Middle managers are often the focus of complaints and workplace horror stories, but I think most of them sincerely try to do the right thing and have a positive impact on the lives of their employees.

Two years ago, at a Kratz family reunion, I told my parents, sister, aunts, uncles and cousins about a new job I was about to start.

Two days ago, at another Kratz family reunion, they asked me how that new job was treating me.

I was happy to report that it's been going well, that I work with an amazing team of writers and editors who are dedicated, talented and self-motivated and that my company makes a real commitment to helping its employees build better work-life balance.

Among the interesting changes from my previous job as a full-time newspaper reporter and editor, I said, is that I've entered a field in which I have no specialized expertise or training. Because of that, I am not able to help with a lot of the actual work of my team, but instead spend most of my time on managerial duties.

Since 10 people report to me, that managerial work can be quite demanding — some days more than others. But it's definitely been a change to focus my effort and energy on being a manager.

As I reflected on that change, I recalled an email I received recently from a friend named Mike. I've known Mike since middle school, and we also went to high school and college together.

Since we both went into journalism, we took many classes together, and our experiences after college have involved working for several news organizations before leaving the media business for other opportunities.

Mike has worked as both an entry-level reporter and as a middle manager, like me, and he shared an interesting story.

"At age 27, I was promoted from within at a company," Mike wrote. "The words of the top boss (my best boss ever) really hit home. He agreed with your view that effective managers care about their employees.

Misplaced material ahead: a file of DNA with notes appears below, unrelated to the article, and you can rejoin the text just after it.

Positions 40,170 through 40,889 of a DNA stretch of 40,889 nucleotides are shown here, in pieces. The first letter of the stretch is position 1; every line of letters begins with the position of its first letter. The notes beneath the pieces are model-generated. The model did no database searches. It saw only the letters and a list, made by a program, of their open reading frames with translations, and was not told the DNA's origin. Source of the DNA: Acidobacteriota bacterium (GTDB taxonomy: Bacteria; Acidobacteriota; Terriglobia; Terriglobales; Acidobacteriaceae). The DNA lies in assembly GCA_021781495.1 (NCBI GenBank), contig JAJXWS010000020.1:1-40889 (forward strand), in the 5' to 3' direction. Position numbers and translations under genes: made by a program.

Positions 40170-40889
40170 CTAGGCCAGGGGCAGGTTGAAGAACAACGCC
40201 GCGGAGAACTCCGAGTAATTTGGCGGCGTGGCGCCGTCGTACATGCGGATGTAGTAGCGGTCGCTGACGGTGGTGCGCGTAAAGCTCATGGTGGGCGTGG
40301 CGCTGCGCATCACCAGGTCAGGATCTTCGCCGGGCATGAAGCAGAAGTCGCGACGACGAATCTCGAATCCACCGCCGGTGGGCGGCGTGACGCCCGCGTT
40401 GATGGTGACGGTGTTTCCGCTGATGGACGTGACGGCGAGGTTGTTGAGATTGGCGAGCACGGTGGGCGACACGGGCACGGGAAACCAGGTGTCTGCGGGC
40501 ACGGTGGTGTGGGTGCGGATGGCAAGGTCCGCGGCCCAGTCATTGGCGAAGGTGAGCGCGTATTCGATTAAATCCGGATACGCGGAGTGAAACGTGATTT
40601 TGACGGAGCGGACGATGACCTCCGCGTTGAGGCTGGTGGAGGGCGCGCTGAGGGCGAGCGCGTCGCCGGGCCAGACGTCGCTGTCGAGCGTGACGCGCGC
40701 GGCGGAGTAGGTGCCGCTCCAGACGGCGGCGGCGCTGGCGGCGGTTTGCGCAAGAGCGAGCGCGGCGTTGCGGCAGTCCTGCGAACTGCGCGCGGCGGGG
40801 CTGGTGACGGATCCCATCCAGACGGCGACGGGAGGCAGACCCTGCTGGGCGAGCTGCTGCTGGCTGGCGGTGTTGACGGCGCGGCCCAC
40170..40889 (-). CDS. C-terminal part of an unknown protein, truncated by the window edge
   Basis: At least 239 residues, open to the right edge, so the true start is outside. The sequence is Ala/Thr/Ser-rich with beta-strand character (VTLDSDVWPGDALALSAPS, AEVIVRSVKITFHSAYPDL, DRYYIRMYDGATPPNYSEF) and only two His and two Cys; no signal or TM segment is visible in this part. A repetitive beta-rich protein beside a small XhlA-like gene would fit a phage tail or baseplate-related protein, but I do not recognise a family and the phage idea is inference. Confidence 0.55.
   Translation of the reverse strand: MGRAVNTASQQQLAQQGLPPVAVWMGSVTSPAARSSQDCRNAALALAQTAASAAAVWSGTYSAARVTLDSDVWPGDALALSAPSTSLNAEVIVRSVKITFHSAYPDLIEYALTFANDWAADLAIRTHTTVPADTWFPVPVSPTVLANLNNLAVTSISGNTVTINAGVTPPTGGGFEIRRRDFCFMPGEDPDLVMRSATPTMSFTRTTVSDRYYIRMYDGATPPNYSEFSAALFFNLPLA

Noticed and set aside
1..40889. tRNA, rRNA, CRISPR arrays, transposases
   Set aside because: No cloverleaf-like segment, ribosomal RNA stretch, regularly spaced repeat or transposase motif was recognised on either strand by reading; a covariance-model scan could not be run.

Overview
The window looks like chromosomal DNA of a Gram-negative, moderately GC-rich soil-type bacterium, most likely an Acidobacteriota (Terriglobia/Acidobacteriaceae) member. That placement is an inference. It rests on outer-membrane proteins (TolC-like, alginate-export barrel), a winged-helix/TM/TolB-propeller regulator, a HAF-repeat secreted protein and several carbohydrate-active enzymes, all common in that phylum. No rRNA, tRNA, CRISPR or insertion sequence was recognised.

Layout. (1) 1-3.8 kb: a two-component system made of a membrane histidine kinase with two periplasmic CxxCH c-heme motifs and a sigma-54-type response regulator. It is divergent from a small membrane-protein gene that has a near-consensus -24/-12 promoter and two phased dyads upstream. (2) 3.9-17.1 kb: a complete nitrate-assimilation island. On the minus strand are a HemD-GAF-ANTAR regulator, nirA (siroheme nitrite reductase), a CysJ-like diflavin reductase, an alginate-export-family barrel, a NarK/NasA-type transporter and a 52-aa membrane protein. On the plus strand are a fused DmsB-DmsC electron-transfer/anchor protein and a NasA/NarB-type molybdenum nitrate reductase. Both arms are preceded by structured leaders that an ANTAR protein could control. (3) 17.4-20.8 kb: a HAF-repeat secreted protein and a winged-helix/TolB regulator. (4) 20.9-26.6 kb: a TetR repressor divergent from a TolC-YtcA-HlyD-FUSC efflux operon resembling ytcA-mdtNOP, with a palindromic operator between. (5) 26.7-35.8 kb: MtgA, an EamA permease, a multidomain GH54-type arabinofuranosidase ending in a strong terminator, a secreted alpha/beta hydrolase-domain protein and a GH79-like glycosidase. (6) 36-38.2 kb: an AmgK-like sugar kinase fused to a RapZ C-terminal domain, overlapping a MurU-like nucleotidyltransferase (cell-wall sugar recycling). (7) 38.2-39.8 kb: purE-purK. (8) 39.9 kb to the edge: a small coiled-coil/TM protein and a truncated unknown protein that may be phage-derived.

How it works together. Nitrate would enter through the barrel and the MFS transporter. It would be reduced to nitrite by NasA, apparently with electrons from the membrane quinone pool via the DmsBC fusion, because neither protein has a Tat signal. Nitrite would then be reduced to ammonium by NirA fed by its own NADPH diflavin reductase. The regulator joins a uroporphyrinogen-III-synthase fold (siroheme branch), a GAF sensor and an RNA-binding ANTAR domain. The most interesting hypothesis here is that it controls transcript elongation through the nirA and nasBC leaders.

"On the day I was promoted, he said, 'Congratulations. You are now responsible for the lives and happiness of 45 people.'

"Before I could say 'What?' he said, 'These people will spend more time with you and more time at work every day than they will with their families. You can have an impact on their lives, positive or negative. I trust you will do the right thing.'

"It's nearly 20 years later, and that really stuck with me. That's what it's all about.

"It seems so simple, really. Am I doing the right thing? When it comes to work — and family — we should ask ourselves that more often."

I'm glad Mike shared this story for several reasons. He's correct that managers can have a real impact on the happiness of the workers who report to them. And managers have a responsibility to do the right thing.

It really is that simple.

I'm happy to report that most of the middle managers I have known seem to understand that principle.

I'm not saying there aren't bad managers out there. If every manager was doing his or her best to have a positive impact on employees' lives, we wouldn't need all of those how-to tomes that fill the "business" section of your local bookstore.